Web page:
Last year, anti-ESG proposals attracted support of less than 4 percent on average, according to the Proxy Preview report, published last week.
Many were also excluded through the US Securities and Exchange Commission’s “no action” process, the mechanism by which companies seek assurance from the regulator that it will not act if they do not allow shareholders to vote on it at their next annual meeting. For instance, six proposals put forward by US conservative think tank the National Centre for Public Policy Research (NCPPR) were excluded in 2022.
At least nine NCPRR proposals have fallen foul of the “no action” process this proxy season, with the majority being excluded over procedural errors. Others were omitted because they were deemed to breach the SEC’s ‘ordinarybusiness’ rule, meaning they delve too deeply into matters relating to the day-to-day running of the company. Among the proposals excluded on the grounds of Ordinary Business was one at JPMorgan Chase asking the financial heavyweight to report on any practices that “prioritise non-pecuniary factors when it comes to establishing, rejecting, or failing to continue client relationships”.
JPMorgan Chase, the NCPPR wrote, “has a history of cancelling the accounts of those who hold opinions and political views that deviate from hard-left political orthodoxy”. Its proposal at Bank of America, seeking a “congruency report” into the bank’s partnership with “globalist organisations”, failed because it did not meet the SEC filing requirements. That proposal raised concerns with the bank’s links with groups with “radical agendas” such as the Business Roundtable, the influential association of US CEOs, and the World Economic Forum (WEF).‘Anti-ESG proposals’ up 60 percent this year, despite low support in 2022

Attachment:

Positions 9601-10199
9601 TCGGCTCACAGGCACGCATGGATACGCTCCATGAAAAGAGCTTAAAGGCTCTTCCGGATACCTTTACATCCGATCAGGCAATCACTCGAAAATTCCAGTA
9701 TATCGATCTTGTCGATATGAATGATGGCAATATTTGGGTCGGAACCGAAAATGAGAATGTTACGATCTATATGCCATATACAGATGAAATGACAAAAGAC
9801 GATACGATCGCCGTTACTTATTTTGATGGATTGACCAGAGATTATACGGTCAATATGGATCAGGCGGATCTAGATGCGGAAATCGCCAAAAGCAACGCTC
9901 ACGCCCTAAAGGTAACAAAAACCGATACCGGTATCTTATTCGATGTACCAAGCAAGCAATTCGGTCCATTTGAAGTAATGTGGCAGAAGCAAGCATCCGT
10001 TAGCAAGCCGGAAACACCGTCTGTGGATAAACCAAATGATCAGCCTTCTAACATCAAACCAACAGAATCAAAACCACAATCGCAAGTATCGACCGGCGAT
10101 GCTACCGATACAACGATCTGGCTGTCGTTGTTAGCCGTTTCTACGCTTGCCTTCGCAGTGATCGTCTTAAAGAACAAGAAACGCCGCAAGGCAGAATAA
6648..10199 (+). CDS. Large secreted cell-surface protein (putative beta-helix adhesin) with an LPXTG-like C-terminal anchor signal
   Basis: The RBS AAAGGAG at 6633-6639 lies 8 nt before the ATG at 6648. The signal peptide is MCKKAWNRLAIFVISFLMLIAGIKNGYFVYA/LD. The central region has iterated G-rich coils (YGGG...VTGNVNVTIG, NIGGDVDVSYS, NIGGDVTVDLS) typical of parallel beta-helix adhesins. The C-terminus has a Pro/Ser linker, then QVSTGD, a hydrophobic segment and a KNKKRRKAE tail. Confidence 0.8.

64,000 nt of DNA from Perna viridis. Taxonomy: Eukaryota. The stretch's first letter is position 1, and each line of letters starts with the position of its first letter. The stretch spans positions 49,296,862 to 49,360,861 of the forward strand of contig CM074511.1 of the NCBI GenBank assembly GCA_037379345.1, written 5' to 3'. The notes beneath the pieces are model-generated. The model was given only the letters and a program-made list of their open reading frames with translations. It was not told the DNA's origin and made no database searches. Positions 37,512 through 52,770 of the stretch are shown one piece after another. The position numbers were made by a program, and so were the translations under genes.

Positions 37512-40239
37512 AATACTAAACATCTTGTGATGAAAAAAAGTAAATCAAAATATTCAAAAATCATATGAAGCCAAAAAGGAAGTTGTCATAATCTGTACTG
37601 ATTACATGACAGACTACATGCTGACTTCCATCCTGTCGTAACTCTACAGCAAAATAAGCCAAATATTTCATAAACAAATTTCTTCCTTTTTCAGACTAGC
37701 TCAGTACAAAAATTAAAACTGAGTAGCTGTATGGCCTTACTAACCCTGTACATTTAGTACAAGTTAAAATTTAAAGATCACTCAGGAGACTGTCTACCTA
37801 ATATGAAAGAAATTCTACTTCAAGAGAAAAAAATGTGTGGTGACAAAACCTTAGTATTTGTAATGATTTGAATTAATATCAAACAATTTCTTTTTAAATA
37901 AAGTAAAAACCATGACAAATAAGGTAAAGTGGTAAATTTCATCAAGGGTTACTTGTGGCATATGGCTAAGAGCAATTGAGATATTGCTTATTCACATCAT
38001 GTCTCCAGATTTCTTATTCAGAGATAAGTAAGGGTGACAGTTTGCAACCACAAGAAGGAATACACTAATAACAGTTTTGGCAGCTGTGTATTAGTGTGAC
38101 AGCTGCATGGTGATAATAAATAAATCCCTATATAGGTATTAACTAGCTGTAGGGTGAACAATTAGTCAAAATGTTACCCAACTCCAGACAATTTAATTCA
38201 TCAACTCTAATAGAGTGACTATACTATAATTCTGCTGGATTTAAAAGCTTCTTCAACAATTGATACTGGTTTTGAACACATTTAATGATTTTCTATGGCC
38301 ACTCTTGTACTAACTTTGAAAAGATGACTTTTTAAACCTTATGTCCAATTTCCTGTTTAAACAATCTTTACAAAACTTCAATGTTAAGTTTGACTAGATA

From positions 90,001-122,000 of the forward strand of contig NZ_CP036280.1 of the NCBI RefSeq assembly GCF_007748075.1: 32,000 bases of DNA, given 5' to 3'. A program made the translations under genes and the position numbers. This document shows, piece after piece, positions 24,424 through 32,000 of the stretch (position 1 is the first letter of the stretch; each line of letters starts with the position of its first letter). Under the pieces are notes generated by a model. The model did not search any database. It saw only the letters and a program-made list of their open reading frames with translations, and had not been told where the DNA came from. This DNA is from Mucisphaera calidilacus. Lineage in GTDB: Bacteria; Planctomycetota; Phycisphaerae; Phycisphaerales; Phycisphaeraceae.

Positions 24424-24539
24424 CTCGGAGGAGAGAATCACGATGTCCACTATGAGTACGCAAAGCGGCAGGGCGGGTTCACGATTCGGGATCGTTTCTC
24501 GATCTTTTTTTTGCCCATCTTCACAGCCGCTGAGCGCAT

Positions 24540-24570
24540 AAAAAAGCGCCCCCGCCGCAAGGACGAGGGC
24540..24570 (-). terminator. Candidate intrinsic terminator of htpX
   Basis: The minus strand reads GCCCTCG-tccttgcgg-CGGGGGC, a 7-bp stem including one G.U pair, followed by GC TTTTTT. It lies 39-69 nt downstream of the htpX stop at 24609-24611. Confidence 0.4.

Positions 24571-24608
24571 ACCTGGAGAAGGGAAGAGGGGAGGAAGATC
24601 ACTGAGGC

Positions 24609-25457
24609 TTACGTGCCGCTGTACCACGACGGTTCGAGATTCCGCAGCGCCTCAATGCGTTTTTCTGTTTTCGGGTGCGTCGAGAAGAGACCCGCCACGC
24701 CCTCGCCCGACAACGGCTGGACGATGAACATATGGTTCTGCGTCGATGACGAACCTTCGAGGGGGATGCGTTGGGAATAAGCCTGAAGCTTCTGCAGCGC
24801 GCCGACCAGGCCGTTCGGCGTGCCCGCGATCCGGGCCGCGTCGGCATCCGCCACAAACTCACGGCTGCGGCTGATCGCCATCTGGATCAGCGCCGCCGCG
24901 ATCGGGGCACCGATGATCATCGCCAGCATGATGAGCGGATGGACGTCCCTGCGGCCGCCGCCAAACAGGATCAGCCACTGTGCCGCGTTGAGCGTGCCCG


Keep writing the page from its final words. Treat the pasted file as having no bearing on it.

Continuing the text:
In an RI interview, NCPPR’s Scott Shepard admitted that the proposals had two purposes. One is blocking “left-of-center” proposals by submitting their own proposals on the same subject. The other is to give notice to boards “so that when lawsuits come later,” they cannot deny that they were aware of the issue. He also said that “The only way we’re anti-ESG is if ESG only means left-wing goals, and he companies and activists who are calling us anti-ESG, every time they do it, what they illustrate is that they’re not acting with regard to risk, or legality, or anything.”
Sourcewatch notes that NCPPR has ties to ALEC, got in trouble for diverting charitable contributions from indigenous peoples tribes collected by disgraced lobbyist Jack Abramoff and sued Starbucks and NASDAQ over their DEI policies, calling them racist. They claim their “Free Enterprise Project is the nation’s leading program for confronting liberal shareholder activism.” (We note that shareholders’ oversight is an essential element of free enterprise capitalism.) One of their top funders is Donors Trust, the “right-wing ATM” with the Kochs as key contributors.